Title: Layton’s Mystery Journey: Katrielle and the Millionaires’ Conspiracy
Platform: iOS, Android, Nintendo 3DS, Nintendo Switch
Category: Puzzle, Adventure
Release Date: July 20, 2017 (iOS, Android), October 6, 2017 (Nintendo 3DS), November 8, 2019 (Nintendo Switch)
How we got the game: Received it for Christmas 2019 on the Nintendo Switch
Layton’s Mystery Journey — or Lady Layton, as we’ve been calling it — has been a game that’s been on our radar since it was announced for the 3DS. We’ve enjoyed the few Professor Layton games we’ve played, and we were looking forward to seeing what Lady Layton was all about.
Lady Layton, of course, is not Professor Layton himself. However, we enjoy the puzzles and characters so we were interested in seeing how Lady Layton presented herself after playing so much Professor Layton.
Lady Layton has similar gameplay mechanics as the Professor Layton series. Navigating through different scenes, you point and click on the environment to interact with objects and people, finding clues to the current mystery as well as short puzzles that bolster the gameplay. While you don’t directly control the main character’s movements, you are able to go between scenes via the handy map.
All you need is the ability to point-and-click with your Joy-Con and have enough brain power to solve some puzzles. Lady Layton is part visual novel where the characters interact. We took turns reading dialogue from certain characters though some parts were voice-acted with a short anime cut scene here and there.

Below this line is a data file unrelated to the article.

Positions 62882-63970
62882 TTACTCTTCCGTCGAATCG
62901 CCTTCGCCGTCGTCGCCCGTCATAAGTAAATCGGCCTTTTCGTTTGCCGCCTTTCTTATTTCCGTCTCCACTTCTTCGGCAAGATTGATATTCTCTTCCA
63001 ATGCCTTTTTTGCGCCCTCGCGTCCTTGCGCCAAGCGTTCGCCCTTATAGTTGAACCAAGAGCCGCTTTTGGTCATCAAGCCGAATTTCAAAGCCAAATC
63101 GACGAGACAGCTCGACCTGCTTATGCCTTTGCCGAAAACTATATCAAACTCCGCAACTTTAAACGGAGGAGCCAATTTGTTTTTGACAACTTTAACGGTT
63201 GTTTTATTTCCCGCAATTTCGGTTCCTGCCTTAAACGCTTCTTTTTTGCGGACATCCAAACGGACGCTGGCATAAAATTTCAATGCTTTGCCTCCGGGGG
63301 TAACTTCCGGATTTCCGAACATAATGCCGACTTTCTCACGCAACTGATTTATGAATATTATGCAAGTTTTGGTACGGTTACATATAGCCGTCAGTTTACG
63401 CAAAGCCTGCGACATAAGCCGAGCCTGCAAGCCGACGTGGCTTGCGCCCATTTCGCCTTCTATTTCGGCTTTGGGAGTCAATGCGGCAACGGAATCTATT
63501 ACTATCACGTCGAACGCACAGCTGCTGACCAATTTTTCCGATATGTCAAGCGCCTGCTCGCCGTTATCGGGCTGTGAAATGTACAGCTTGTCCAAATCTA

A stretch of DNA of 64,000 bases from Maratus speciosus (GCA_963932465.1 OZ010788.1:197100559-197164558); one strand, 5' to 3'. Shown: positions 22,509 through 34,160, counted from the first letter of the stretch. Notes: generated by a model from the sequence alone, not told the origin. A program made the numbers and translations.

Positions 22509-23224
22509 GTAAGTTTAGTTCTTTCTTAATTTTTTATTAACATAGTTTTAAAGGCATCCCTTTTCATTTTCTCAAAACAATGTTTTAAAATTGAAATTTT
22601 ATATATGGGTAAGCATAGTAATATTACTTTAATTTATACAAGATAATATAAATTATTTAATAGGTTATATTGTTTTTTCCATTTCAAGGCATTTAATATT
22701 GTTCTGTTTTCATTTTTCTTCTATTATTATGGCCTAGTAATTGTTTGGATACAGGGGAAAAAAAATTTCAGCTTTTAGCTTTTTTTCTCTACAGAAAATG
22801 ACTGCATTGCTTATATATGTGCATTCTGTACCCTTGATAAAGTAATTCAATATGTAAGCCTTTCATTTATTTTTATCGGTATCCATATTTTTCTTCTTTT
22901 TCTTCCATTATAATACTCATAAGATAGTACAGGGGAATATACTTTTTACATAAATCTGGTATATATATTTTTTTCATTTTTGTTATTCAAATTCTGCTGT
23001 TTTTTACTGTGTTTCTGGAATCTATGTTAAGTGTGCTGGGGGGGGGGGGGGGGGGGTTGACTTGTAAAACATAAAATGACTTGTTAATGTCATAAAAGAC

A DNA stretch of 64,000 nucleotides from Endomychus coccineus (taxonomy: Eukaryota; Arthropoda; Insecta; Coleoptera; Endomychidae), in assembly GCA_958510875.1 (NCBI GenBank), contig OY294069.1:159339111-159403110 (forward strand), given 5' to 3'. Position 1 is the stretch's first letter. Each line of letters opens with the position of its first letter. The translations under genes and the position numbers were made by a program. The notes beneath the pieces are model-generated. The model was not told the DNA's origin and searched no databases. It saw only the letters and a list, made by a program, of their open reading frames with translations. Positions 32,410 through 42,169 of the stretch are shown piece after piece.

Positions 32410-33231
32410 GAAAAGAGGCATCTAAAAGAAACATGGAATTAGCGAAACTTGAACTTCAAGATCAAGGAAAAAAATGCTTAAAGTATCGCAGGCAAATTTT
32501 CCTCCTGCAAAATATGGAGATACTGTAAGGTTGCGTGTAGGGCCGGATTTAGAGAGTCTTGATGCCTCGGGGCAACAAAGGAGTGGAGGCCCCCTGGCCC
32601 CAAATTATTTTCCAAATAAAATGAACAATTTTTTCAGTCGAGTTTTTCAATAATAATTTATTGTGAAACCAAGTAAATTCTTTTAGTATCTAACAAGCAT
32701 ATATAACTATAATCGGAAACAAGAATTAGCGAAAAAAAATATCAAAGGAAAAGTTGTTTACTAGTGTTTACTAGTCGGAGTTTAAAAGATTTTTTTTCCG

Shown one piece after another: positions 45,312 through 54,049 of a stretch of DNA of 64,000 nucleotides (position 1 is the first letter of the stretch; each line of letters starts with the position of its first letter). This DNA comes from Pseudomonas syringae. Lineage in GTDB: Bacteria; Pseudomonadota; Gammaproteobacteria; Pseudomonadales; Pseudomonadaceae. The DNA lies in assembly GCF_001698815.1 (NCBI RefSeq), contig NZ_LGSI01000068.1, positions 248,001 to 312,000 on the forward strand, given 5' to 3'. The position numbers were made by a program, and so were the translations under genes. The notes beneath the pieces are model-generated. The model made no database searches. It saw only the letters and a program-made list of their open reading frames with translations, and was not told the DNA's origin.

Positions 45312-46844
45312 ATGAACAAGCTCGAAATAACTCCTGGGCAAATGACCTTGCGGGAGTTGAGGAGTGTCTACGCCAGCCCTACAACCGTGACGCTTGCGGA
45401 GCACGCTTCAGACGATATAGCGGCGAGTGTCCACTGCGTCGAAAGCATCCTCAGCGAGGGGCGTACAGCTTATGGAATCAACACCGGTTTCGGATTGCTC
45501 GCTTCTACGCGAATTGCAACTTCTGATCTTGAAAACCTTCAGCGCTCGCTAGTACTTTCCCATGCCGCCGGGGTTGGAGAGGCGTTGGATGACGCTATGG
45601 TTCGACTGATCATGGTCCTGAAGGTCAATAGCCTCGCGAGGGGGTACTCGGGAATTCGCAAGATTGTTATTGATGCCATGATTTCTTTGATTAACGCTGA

That’s pretty much all there is to the gameplay mechanics. Some puzzles include literally rotating pieces to solve them, others include more mathematics, and still some are more logic puzzles. Aside from the puzzles and main storylines, there are also a plethora of minigames that tie in to the few cases — puzzles that have to do with shopping or food or Sherl the canine sidekick — as well as a wardrobe change function for Katrielle. We didn’t really explore these options too much, to be honest, as we weren’t too interested in them.
I play the Layton games mostly for the puzzles. In this particular game, however, the puzzles were too easy. Normally there are puzzles we get stuck on and need to use our hint coins a lot or rope our parents in to help us. The majority of the puzzles in this game we breezed right there. There were only a handful of puzzles we got stuck on.
We did feel a bit more bored by the majority of the puzzles than we have in other Professor Layton games, yes. This game felt like there was a lot more fluff rather than substance when it came to the actual gameplay.
Yes, it was pretty light-hearted for the most part. Which isn’t necessarily a bad thing. I enjoyed the banter between the characters. Overall, though, the main gameplay could have issued a little more of a challenge for me.
The graphics of the game are cute, the same style that has been used for previous Professor Layton games to keep them connected. While some of the more exaggerated designs for characters I could do without, the art style is engaging and keeps me interested in continuing the story.